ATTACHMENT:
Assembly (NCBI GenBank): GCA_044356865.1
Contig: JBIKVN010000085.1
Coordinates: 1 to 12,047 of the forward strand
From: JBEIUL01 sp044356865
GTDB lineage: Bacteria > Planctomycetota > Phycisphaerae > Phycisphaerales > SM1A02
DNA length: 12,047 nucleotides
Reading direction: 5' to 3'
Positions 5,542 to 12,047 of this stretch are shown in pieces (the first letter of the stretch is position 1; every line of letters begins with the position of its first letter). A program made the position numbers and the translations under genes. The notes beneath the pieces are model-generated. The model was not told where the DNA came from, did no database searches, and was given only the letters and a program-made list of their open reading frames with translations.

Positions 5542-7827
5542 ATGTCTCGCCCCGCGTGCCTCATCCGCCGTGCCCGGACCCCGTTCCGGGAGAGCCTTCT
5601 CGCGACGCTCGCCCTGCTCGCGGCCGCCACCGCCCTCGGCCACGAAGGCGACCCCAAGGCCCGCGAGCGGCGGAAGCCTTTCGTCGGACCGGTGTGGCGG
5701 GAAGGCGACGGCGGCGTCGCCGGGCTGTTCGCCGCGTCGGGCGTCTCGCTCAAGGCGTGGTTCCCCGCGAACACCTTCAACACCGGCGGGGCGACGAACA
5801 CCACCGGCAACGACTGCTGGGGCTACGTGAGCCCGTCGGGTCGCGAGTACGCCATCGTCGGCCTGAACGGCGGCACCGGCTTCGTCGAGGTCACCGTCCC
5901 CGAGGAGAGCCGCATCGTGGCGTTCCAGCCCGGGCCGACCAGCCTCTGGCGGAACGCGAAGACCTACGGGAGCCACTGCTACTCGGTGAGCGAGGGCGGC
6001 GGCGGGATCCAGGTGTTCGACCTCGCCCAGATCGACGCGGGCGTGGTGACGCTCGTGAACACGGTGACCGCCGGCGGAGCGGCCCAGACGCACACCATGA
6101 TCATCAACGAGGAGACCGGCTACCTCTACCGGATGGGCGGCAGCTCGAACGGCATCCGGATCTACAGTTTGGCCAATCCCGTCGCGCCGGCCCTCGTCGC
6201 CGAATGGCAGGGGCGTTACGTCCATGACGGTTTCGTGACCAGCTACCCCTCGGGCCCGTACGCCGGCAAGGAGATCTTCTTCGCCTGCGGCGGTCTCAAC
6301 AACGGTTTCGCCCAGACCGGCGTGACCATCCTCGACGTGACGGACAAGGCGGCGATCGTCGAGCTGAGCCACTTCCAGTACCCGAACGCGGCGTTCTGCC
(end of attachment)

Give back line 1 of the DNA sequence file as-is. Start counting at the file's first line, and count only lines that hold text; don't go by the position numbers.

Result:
Assembly (NCBI GenBank): GCA_044356865.1